Stimulus-induced EEG-patterns and outcome after cardiac arrest

N. Jaffer Broman, S. Backman, E. Westhall

Research output: Contribution to journalArticlepeer-review


Objective: EEG is commonly used to predict prognosis in post anoxic coma. We investigated if stimulus-induced rhythmic, periodic or ictal discharges (SIRPIDs) add prognostic information after cardiac arrest. Methods: In the multicenter Targeted Temperature Management trial, routine-EEGs were prospectively recorded after rewarming (≥36 h). Presence and subtype of SIRPIDs and main EEG-pattern (benign, malignant, highly malignant) were retrospectively reported according to a standardised classification. Patients were followed up after 180 days. Poor outcome was defined as severe neurological disability or death (Cerebral Performance Category 3–5). Results: Of 142 patients, 71% had poor outcome and 14% had SIRPIDs. There was no significant difference in outcome between patients with and without SIRPIDs, even when subgrouped according to underlying main EEG-pattern. Comparing subtypes of SIRPIDs, 82% of patients with stimulus-induced periodic discharges had poor outcome compared to 44% of patients with stimulus-induced rhythmic delta activity, but the difference was not significant. Conclusions: In EEGs performed ≥36 h after cardiac arrest, SIRPIDs cannot be used to reliably predict poor outcome. Whether certain subtypes of SIRPIDs indicate worse prognosis needs further investigation. Significance: Categorising the main EEG-pattern has important prognostic implications, but assessment of late appearing SIRPIDs does not seem to add prognostic information.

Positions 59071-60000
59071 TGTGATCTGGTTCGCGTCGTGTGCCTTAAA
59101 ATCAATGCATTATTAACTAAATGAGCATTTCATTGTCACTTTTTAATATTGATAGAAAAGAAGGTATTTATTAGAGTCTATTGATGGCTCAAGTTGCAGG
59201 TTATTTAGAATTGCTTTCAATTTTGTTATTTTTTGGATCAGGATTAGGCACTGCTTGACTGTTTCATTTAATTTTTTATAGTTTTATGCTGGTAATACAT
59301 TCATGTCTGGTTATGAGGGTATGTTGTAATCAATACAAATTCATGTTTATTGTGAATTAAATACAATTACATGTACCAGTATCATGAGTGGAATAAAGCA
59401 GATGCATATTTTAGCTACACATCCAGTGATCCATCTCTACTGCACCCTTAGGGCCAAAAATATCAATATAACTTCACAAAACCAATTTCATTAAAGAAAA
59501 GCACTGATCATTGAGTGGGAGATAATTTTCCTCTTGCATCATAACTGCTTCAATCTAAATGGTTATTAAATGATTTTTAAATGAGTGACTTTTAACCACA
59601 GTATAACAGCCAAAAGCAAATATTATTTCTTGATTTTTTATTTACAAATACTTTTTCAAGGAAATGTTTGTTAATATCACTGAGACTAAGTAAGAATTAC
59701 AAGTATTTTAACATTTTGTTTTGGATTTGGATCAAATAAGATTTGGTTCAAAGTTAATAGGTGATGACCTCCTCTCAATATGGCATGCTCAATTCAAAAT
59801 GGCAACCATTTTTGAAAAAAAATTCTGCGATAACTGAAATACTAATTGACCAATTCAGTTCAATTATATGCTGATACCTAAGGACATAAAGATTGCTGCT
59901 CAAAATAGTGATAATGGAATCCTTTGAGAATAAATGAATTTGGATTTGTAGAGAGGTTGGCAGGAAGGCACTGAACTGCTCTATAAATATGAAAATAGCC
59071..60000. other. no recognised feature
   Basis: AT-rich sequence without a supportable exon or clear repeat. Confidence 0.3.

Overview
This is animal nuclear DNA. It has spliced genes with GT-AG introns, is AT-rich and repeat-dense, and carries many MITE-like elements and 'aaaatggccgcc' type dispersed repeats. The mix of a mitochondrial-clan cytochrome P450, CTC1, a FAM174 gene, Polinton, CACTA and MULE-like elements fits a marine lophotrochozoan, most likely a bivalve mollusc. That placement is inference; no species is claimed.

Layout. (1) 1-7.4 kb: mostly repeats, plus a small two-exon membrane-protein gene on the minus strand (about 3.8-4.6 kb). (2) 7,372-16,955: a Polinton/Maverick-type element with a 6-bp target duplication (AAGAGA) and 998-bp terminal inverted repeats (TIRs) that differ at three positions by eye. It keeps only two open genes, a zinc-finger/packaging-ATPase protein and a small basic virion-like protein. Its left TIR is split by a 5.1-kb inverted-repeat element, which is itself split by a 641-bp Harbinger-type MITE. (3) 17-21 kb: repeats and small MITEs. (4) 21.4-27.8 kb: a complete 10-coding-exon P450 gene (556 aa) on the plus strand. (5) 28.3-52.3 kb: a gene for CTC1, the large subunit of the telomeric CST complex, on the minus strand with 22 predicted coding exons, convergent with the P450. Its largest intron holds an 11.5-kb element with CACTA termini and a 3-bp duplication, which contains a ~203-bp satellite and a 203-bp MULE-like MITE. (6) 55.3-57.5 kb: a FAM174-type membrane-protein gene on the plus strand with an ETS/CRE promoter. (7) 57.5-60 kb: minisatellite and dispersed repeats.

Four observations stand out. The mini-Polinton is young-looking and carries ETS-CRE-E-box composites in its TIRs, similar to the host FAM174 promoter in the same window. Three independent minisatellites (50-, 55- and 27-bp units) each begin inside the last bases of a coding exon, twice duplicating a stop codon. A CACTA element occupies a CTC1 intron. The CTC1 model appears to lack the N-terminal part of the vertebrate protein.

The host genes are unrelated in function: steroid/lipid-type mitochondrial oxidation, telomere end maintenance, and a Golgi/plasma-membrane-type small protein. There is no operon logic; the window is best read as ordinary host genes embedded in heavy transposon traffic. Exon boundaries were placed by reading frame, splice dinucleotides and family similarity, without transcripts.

Original languageEnglish
Pages (from-to)219-224
Number of pages6
JournalClinical Neurophysiology Practice
Publication statusPublished - 2021 Jan

Subject classification (UKÄ)

  • Neurology

Free keywords

  • Cardiac arrest
  • Coma
  • EEG
  • Prognosis


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